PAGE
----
Six minutes from Auburn Memorial Hospital, three minutes from the Loop shopping center, Genesee Street combines the convenience of inner city dwelling with the coziness of suburbia. Market value for housing on Genesee ranged between 150,000 to 200,000. Keitaro’s house had been purchased for a dollar under two-hundred grand. A lovely two storey, three bedroom, one-and-a-half bath home for just one man.
149, 148, 147, 146, ah, 145.
Danillo turned right into the long driveway. A slate-colored house with curb appealing touches of nature drew Danillo up the driveway. He parked and climbed out, leaning on his door
as he beheld the beauty of the landscaping and breathed in the natural potpourri of the white flowers lining the walkway.
Down the driveway, Danillo noticed a ten-foot tall security gate disguised as vinyl privacy fencing. Impassible without the remote access. He decided to try searching the front of the house for clues about the man of mystery.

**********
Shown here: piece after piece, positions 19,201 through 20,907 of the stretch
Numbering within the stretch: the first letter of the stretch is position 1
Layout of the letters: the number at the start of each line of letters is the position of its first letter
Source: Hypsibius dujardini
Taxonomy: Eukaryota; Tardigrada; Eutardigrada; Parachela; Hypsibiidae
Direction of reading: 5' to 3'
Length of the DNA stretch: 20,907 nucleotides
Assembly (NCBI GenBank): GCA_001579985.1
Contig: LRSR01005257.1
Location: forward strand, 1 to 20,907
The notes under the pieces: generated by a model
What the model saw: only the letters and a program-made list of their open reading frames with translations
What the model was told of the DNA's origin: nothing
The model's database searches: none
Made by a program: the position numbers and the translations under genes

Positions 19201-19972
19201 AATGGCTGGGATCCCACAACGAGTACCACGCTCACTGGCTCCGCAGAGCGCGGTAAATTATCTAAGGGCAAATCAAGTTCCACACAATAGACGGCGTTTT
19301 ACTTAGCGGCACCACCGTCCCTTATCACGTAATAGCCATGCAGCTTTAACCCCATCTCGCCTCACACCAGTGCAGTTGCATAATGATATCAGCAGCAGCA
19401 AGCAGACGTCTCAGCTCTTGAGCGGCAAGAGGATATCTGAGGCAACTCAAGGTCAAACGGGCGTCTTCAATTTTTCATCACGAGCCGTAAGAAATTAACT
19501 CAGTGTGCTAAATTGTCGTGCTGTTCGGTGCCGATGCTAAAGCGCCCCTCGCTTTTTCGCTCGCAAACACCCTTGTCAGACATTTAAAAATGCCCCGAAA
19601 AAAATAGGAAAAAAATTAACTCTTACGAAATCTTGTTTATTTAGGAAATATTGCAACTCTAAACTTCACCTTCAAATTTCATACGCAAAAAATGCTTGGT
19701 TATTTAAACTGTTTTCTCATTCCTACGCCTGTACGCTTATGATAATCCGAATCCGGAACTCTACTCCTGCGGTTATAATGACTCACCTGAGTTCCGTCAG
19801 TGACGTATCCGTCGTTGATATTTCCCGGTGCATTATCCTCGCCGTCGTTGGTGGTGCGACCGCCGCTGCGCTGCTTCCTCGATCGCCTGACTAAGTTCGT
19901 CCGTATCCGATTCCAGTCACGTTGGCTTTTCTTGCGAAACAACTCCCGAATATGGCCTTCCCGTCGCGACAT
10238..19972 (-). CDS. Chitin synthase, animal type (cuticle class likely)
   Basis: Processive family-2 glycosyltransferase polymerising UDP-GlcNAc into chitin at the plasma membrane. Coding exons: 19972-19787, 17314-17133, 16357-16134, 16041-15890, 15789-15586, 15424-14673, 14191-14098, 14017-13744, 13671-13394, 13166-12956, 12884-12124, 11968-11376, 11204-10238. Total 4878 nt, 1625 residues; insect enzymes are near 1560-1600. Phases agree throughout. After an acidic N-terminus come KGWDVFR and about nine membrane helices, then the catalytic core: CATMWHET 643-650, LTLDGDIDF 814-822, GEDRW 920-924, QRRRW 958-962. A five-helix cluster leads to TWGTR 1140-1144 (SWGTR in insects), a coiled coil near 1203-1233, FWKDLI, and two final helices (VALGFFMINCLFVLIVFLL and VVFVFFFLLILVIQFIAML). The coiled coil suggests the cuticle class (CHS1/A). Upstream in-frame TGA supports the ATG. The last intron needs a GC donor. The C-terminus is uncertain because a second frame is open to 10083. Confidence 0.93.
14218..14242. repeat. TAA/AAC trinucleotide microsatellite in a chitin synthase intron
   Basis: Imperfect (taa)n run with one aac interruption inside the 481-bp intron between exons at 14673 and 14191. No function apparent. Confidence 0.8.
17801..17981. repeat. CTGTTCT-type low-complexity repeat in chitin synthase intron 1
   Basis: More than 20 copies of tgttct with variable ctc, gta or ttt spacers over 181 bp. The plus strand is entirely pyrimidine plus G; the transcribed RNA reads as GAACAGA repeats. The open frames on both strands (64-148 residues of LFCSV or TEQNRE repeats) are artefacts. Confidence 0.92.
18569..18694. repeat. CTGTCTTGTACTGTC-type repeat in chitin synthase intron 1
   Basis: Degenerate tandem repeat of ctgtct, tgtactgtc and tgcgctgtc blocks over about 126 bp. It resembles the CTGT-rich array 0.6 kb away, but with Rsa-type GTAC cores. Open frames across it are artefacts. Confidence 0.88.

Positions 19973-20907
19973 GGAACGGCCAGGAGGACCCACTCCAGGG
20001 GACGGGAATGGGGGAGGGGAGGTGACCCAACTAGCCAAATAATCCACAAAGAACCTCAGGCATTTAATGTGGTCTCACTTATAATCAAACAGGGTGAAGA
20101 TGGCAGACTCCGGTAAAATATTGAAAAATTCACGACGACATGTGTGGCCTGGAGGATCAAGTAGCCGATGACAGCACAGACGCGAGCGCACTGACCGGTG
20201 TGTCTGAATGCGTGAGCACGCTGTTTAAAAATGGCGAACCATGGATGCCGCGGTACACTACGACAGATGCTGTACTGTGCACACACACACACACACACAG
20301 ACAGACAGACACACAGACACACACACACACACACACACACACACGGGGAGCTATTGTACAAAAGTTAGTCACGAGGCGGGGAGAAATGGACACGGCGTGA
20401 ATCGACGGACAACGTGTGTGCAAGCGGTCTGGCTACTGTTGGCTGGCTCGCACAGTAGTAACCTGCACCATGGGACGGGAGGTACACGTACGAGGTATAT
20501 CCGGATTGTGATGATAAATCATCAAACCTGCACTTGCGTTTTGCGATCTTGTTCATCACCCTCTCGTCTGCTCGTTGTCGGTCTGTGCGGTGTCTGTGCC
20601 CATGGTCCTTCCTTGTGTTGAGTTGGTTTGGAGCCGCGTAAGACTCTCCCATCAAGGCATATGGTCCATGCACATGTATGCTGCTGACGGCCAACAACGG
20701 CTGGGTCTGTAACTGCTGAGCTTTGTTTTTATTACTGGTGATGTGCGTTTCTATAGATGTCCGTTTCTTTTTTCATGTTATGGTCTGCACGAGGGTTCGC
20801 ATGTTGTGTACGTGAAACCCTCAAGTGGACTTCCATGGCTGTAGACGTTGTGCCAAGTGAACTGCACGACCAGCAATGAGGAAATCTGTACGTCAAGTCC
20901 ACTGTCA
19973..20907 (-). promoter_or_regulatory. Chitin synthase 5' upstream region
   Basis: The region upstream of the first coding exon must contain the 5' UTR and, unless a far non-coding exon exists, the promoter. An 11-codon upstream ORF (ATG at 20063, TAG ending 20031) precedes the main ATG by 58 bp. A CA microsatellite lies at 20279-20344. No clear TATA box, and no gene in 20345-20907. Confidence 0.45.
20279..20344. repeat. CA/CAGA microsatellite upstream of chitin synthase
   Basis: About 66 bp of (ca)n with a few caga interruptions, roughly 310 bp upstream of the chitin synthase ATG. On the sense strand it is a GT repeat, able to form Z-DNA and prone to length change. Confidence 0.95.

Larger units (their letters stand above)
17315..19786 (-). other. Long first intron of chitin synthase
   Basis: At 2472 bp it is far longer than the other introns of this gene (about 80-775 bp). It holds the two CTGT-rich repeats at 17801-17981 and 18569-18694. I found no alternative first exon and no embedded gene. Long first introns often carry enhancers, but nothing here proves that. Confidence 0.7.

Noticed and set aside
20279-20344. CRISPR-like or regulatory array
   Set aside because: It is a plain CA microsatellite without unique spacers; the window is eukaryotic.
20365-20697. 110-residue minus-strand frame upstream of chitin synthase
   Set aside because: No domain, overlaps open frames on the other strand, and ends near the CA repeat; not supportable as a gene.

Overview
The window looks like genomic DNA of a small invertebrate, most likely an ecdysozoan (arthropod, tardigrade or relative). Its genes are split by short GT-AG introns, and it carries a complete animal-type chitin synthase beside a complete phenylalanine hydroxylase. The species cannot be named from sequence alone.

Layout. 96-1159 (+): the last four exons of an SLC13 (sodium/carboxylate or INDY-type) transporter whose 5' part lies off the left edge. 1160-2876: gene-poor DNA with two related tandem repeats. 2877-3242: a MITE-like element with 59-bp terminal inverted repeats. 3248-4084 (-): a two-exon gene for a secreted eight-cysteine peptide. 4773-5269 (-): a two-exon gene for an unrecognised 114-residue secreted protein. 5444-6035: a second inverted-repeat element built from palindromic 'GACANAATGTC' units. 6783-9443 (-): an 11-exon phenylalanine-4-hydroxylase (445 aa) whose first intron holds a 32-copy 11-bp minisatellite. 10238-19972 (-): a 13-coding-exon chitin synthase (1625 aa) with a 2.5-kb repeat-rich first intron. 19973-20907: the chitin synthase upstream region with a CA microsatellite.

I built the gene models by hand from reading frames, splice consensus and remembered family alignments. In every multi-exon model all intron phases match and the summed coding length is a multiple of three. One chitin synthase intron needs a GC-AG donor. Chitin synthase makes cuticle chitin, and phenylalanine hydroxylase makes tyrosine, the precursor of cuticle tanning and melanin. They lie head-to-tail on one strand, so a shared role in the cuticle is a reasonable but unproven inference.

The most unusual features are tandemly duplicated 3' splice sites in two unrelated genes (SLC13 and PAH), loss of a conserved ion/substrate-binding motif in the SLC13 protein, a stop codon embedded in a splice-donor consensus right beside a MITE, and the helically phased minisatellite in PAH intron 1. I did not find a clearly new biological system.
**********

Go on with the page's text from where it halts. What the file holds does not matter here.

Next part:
Danillo closed his car door. He walked down to the sidewalk. White snowball-shaped flowers framed the yard like the floral form of a white picket fence. The clusters of flowers grew about waist high behind well-trimmed, knee-high boxwood hedges. Two symmetrical sides of the yard divided by a smooth sidewalk, and Danillo walked right down the middle of it.
May be a landscaper to question, Danillo thought.
Danillo ascended the three stone steps to the front porch under a V-shaped arch with a dangling black lantern. He knocked on the white door with the knuckle of his middle finger. He rang the doorbell and heard it chime throughout. He pressed his ear against the door to listen for a dog, footsteps, any sign of company. But the house responded with silence.
Just like its owner. Danillo chuckled.
He tried the handle just in case. Locked.
The symmetrical house offered three panel windows on either side of the first floor. Both sets were guarded by tall, vibrant red sumac hedges that blocked visibility. Danillo descended the porch stairs and stepped into the red mulch, forcing his way behind the sumac to the window on the left side.